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Writing Despite a Dearth of Ideas, or, My Brain Has Crawled Out My Left Ear and Died

February 3, 2010

Some days are good days. I’m glued to the keyboard, tapping away without thinking about it. If someone tries to drag me away from my work, I will make loud unintelligible sounds and perhaps attempt to claw them with the claws I do not have. I’ll write for hours and not notice the time passing at all.

Then there are the bad days. I sit and stare at the screen opening and closing my mouth like a giant fish. My fingers float over the keys but don’t start typing, even when I will them to do so. My brain feels like oatmeal, and old crusty oatmeal, at that. Today is a bad day.

This isn’t a day when the critic in my head nags at me constantly, saying “Don’t write that. That’s stupid. You’re stupid. Give up now.” The critic is silent. So is the editor, who sometimes intervenes and says “You know you’re going to have to cut this later because it’s boring. Maybe you should cut it now. Maybe you should go back and reread everything you’ve written so far just to make sure your English usage  is beyond reproach.”

This is a day when I am empty. I’ve been doing a lot of writing work recently and there does come a point where my writing muscles get tired. I imagine the inside of my head looking like a big, empty cavity, because apparently my brain has crawled out my ear and died. There it is, on the floor, right next to me. It’s squishy. It appears to be twitching. I guess it’s not quite dead yet.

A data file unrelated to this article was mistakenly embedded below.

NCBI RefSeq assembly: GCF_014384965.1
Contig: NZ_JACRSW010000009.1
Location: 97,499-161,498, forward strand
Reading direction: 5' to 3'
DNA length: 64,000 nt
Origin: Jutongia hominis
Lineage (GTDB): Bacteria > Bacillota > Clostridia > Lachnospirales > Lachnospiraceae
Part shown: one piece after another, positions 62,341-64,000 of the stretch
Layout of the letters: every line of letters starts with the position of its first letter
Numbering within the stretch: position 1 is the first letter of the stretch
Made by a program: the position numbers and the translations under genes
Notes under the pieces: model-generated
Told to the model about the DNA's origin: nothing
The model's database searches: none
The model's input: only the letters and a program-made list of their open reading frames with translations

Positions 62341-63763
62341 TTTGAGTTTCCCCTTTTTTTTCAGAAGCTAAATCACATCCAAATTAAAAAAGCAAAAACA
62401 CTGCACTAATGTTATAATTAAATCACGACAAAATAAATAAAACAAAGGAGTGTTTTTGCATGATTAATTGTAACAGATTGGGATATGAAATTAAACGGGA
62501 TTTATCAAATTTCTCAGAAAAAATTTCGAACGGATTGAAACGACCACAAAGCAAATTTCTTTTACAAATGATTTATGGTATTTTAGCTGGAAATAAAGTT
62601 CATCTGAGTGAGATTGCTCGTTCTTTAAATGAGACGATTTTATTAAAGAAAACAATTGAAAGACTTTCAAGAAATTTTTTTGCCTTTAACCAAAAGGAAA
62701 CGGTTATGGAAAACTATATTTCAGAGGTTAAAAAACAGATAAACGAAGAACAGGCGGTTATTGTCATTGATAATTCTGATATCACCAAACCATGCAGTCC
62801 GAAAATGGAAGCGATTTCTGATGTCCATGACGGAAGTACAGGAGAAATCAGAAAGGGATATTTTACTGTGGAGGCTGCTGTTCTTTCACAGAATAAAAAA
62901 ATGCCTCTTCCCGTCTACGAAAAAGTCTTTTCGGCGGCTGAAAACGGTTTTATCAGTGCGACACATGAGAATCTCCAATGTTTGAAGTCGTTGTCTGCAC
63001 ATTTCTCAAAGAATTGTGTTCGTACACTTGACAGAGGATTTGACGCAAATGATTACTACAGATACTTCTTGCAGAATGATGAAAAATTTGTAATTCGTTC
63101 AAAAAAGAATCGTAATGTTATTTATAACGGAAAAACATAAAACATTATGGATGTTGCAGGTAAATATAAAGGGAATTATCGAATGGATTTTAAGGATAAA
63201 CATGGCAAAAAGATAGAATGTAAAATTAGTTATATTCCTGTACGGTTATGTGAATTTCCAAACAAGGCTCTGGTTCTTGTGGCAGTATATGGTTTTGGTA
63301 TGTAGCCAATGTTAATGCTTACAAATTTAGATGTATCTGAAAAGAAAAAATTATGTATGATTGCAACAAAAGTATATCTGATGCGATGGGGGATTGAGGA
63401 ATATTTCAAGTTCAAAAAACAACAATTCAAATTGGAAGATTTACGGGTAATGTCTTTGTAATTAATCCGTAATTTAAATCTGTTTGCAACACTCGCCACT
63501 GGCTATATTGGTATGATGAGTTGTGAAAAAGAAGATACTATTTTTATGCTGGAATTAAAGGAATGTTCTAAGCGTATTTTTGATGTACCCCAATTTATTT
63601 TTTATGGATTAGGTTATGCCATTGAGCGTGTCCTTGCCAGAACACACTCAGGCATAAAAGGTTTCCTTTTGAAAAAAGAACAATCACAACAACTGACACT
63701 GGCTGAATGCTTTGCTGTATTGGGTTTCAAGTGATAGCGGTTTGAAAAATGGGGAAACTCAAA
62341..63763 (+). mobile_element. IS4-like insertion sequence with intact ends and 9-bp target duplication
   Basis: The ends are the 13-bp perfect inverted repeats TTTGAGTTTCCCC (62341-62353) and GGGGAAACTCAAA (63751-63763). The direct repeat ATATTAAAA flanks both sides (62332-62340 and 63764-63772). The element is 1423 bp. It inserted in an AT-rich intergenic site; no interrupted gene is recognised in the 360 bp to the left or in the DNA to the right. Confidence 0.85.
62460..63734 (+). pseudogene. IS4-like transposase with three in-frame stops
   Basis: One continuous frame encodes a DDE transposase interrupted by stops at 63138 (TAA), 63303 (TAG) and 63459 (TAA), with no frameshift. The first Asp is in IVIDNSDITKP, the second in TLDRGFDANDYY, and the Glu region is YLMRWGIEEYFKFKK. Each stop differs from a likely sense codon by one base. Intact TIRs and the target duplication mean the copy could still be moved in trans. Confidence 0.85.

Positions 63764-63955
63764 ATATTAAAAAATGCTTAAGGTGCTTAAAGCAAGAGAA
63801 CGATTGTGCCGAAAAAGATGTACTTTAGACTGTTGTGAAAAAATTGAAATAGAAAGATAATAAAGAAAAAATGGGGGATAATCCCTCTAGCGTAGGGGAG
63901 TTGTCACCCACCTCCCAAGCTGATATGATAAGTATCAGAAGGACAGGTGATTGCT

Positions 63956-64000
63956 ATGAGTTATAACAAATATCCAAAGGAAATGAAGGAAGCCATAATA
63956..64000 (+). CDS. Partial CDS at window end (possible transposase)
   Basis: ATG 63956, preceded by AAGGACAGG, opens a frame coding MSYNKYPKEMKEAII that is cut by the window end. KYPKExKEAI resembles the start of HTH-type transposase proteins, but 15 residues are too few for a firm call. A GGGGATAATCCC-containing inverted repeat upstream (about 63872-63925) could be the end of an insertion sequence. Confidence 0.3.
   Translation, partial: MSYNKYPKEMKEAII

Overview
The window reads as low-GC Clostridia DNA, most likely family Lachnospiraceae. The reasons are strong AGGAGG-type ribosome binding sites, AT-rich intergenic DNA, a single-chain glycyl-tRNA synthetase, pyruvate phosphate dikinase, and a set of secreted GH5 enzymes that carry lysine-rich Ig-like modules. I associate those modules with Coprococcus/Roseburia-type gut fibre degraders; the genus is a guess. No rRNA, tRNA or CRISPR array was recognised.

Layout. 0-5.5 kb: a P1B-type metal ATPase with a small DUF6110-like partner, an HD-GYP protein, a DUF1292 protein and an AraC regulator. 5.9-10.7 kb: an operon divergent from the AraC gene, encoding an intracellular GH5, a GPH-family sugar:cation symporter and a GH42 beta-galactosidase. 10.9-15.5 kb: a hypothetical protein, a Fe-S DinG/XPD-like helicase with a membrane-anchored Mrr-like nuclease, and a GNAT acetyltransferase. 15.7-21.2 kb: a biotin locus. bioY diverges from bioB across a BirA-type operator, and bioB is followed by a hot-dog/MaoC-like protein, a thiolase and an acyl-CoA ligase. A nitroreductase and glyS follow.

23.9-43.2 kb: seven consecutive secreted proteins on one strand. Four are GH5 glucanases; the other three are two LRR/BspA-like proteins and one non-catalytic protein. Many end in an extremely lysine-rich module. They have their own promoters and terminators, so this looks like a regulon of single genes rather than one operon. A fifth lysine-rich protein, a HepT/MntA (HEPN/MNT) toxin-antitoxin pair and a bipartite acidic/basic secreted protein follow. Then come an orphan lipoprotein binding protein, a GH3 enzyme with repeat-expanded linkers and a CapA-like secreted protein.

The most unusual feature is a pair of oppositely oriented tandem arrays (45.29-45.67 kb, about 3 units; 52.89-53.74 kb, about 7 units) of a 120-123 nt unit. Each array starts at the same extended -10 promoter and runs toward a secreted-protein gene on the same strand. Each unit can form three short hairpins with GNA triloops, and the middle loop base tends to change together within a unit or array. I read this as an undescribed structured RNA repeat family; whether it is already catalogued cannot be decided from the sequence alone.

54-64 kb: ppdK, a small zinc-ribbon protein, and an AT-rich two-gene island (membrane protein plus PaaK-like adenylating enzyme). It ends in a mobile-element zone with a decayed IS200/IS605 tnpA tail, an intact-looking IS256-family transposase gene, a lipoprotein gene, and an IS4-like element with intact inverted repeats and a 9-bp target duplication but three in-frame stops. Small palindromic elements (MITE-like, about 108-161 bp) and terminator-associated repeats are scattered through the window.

But before I scoop up the brain and try to cram it back in the ear it crawled out of (wow, I am milking that metaphor), I’m going to write anyway. There is no excuse for not-writing. If I’m sick, I can still type. If I’m brain-dead, I can still hammer at the keys and hope something good happens. Ideas are born from writing, not the other way around.

“Don’t think and then write it down. Think on paper.” – Harry Kemelman

Or on blog dashboard, as the case may be.

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